‘I met a representative of a company called Internews, named Vince Malmgren, on a flight between Budapest and Frankfurt,’ recalls Mitchell Johnson, president and CEO of Fort Worth-based prodco Abamedia. Seated next to Malmgren, Johnson was chatting and mentioned his idea for a project that would give filmmakers from around the world easier access to the Russian State Film and Photo Archives at Krasnogorsk. Oddly enough, Malmgren had a similar idea in the works. ‘He said it was strange for me to mention that because he was looking for an American partner for a similar idea,’ Johnson says. ‘It was unbelievable. It was one of those times in life when something that seems too good to be true actually works out.’
Internews, an international, non-profit organization based in Arcata, California, works to build independent media in emerging democracies. Their aim is to use the media as a tool to reduce conflict within and between countries. Johnson’s project – to digitize the archive and make its catalog available on the Web – fit Internews’ criteria for funding and the project got underway in 1996, under the banner of the Archive Media Project.
Johnson’s inspiration for the website (called the Russian Archives Online – RAO), came from his own experiences. While visiting the Krasnogorsk archive in ’95, he was struck by the richness of its collection, which includes upwards of 45,000 film titles – including such treasures as Czar Nicholas’ 1896 coronation filmed by the Lumière Brothers, footage of the Russian Revolution and works by filmmaker Sergei Eisenstein – and over a million still photos. Johnson recalls: ‘When I walked into the archives for the first time I was stunned at the amount of material there and how unique it was, and also the high quality of archiving that had been done. As Americans we have biases – one of the obvious biases was that Russians would not have done a very good job of film preservation and cataloging – but that was not true. The Russians had done a superior job of archiving the film and cataloging it because Stalin, and Lenin before him, understood the power of media. They made sure that the film archives were well taken care of.’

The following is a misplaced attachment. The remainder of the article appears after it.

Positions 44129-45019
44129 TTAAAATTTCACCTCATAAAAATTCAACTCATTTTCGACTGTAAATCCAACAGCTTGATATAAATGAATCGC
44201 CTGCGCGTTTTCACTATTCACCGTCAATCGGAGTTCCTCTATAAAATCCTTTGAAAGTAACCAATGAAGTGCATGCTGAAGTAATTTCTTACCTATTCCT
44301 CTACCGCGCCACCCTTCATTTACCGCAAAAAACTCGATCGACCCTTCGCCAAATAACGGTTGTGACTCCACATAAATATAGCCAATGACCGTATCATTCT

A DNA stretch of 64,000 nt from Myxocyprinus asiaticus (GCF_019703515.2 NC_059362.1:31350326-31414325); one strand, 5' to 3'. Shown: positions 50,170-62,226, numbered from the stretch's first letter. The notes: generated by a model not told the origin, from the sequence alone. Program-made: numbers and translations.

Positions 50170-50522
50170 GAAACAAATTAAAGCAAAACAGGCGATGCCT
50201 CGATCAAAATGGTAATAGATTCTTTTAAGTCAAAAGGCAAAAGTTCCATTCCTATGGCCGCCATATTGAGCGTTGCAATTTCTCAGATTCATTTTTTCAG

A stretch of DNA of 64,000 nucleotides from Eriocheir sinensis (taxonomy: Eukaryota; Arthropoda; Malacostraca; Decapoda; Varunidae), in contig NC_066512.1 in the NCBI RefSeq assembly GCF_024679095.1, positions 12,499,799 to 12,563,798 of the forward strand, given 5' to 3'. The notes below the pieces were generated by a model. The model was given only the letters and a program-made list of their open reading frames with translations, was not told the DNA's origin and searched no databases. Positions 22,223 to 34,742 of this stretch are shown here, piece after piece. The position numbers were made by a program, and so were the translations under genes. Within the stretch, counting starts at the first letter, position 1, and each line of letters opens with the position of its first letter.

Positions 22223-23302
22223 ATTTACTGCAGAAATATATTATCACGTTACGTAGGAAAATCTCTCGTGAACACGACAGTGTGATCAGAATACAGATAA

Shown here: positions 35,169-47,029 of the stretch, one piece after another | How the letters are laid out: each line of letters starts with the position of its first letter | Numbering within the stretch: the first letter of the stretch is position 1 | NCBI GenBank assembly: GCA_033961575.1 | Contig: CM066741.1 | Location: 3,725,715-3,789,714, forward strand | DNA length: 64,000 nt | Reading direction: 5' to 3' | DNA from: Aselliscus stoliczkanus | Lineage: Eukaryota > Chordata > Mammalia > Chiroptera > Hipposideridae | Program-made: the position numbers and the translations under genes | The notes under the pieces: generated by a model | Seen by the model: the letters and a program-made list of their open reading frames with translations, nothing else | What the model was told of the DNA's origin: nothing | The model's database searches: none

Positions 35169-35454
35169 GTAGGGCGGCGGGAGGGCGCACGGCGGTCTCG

Today, with an online database of about 17,000 titles in Russian and a plan to translate those records into English (to date, between 2,000 and 3,000 are in English), RAO is on its way toward being an invaluable resource for filmmakers wishing to access the archive at Krasnogorsk and a number of other Russian State collections.
Johnson says the biggest challenge before the company is translating the records into English. With funds in place from philanthropist George Soros’ Budapest-based Open Society Archives, the Archive Media Project is working with library scientists and software experts to find a technological solution to this daunting task. ‘It’s expensive to manually translate the whole thing. In the next 12 months, we plan to have a sophisticated Russian to English translator, that will evolve into a multilingual [translator].’ Johnson has just struck a deal with Discovery Germany to partner on a German version of the site. ‘From there we plan to do similar things in each of the major markets.’